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The Destructive Effects of Deception

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art by Gage Aulik

art by Gage Aulik

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Ben Gustafson, in-depth editor

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The average American lies 11 times per week. To most of us, lying may seem easier than telling the truth. Telling fibs allows us to avoid awkward situations and spare our friends’ feelings, but telling minor lies has been proven to desensitize the brain, making more damaging lies easier to tell, ultimately leading to the destruction of meaningful connections in our lives.

Research suggests that lying can have unhealthy physical side effects. Researchers at the University of Notre Dame followed 110 people over a period of ten weeks, and half of the participants were asked to stop lying for the length of the study while the other participants were not. Those who were able to reduce the number of fibs they told by three had four fewer mental health complaints (such as feeling tense) and three fewer physical health complaints (such as headaches).

Even though there are times when telling the truth is more important than others, dishonesty also damages relationships. For example, lying to save yourself from harm is much different than lying to a loved one or yourself. While our we want to distance ourselves from anybody who doesn’t have our best interests in mind, our relationship with ourselves is our most inviolable relationship. Lying to ourselves makes us miserable, even if we aren’t consciously doing it, because we act based on how we perceive reality, rather than reality itself. Thus, we are never able to achieve the results we want. Fortunately, we can locate our untruths by trusting our gut and searching for the root of our emotions, which is why a fundamental principle for all effective counseling. One question that can be useful for uncovering your unconscious lies is, “What am I afraid to know?”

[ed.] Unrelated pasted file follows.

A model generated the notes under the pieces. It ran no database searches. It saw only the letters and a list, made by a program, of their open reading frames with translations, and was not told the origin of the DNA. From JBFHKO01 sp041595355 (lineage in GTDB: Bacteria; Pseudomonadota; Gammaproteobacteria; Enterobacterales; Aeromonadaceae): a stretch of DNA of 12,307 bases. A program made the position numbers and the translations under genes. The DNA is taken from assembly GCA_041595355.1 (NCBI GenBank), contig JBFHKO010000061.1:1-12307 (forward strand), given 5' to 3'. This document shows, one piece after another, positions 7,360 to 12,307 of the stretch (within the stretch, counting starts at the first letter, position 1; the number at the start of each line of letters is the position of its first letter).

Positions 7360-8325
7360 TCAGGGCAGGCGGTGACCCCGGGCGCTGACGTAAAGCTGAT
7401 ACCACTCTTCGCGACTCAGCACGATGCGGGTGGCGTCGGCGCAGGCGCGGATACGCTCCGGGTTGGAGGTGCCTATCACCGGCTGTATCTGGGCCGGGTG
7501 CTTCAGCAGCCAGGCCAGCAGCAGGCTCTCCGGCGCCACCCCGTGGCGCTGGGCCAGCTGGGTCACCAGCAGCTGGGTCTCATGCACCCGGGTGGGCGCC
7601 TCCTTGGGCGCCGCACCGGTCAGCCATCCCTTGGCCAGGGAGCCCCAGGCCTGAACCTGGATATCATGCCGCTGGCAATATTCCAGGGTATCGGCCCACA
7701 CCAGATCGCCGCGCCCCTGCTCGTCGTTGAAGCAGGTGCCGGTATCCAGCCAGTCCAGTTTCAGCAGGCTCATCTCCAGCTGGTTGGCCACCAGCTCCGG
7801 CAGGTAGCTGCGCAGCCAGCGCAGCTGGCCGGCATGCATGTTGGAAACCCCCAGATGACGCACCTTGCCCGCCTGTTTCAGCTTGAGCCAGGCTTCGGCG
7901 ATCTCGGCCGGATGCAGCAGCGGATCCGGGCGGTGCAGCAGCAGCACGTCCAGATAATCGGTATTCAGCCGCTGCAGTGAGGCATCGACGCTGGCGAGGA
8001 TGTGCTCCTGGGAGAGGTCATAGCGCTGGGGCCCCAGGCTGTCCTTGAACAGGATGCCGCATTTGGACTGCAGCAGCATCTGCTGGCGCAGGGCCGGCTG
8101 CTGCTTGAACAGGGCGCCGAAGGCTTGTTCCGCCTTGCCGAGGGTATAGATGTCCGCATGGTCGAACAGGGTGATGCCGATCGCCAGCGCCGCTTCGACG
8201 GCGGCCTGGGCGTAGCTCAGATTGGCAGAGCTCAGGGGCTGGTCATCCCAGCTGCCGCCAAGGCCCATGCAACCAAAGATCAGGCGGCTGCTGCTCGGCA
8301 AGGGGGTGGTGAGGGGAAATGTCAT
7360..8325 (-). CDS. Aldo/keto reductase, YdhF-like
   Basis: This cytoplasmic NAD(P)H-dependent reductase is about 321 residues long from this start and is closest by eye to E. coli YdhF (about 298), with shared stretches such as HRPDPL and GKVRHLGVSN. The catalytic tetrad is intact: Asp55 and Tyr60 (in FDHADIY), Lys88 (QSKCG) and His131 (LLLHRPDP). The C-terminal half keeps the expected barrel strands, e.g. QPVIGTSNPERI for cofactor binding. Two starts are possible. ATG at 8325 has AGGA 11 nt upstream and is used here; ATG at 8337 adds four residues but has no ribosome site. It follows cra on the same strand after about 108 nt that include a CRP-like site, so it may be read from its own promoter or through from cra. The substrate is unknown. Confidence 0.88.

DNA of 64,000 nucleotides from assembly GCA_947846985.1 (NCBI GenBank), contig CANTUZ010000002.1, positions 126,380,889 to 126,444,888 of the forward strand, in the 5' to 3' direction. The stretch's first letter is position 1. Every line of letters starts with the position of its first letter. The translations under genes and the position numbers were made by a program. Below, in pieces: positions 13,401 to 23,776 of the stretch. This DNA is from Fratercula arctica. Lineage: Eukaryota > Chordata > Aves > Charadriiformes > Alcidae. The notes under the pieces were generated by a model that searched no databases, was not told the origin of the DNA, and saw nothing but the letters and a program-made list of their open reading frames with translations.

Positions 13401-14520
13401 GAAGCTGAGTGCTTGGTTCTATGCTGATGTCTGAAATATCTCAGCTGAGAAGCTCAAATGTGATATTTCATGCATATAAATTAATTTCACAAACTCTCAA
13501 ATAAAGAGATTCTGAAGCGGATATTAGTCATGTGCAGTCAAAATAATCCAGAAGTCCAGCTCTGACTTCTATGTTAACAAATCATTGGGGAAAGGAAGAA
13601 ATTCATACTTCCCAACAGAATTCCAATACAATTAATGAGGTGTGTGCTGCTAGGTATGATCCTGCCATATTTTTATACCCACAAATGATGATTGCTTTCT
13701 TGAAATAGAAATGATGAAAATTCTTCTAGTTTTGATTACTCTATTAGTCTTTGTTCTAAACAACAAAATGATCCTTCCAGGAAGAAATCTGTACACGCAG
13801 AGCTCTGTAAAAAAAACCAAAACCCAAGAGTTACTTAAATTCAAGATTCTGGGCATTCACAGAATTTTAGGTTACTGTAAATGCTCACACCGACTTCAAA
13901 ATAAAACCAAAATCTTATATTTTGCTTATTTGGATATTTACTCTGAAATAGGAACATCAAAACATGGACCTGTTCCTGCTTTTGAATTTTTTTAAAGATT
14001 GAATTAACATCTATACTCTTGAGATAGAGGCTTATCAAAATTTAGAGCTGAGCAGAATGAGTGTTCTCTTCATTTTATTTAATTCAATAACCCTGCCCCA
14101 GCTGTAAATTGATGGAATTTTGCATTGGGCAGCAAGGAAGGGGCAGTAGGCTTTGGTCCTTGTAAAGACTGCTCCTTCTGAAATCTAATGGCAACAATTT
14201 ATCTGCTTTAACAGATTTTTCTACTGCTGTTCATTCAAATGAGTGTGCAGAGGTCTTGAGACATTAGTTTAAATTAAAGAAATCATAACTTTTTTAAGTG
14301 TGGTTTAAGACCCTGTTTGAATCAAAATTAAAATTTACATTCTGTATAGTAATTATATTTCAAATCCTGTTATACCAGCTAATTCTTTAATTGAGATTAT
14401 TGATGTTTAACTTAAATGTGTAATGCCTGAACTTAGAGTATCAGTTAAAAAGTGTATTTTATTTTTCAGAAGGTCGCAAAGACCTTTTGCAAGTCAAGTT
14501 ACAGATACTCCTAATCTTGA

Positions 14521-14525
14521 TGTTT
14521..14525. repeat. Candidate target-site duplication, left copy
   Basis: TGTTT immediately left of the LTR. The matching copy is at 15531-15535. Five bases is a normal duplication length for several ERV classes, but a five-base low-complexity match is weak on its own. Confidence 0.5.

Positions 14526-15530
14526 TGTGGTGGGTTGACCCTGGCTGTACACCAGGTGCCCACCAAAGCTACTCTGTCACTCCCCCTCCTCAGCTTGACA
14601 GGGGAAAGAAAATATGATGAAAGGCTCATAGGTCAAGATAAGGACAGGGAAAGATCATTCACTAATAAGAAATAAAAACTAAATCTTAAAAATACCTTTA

Likewise, concealing problems and emotions in our close relationships will deprive us of meaningful human connection. When we fib, we see choices and their consequences less clearly, and we become irresponsible and inauthentic. Sometimes, though, having too many close relationships can hinder our ability to focus, so not being completely honest to acquaintances can be beneficial. The bottom line is that the more you reveal about yourself, the closer your relationships will become.

However, many people know they shouldn’t lie to their friends, but they feel they are justified in lying to a person they do not know. Again, telling white lies can escalate into telling more damaging lies. Consider the Bernie Madoff Scam, a long-term Ponzi scheme that lasted from the 1970s until 2008. What started as minor dishonest decisions for Madoff’s employees snowballed into unforgivable wrongdoing as they continually cheated new clients out of their savings to sustain the fraud.

Ultimately, lying to strangers leads us to lie to people we care about, and eventually to ourselves. And when we are dishonest with ourselves, we become out of touch with how our actions affect others. Therefore, while lying may seem like a short-term solution to an uncomfortable situation, the long term dangers must not be overlooked.

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The Destructive Effects of Deception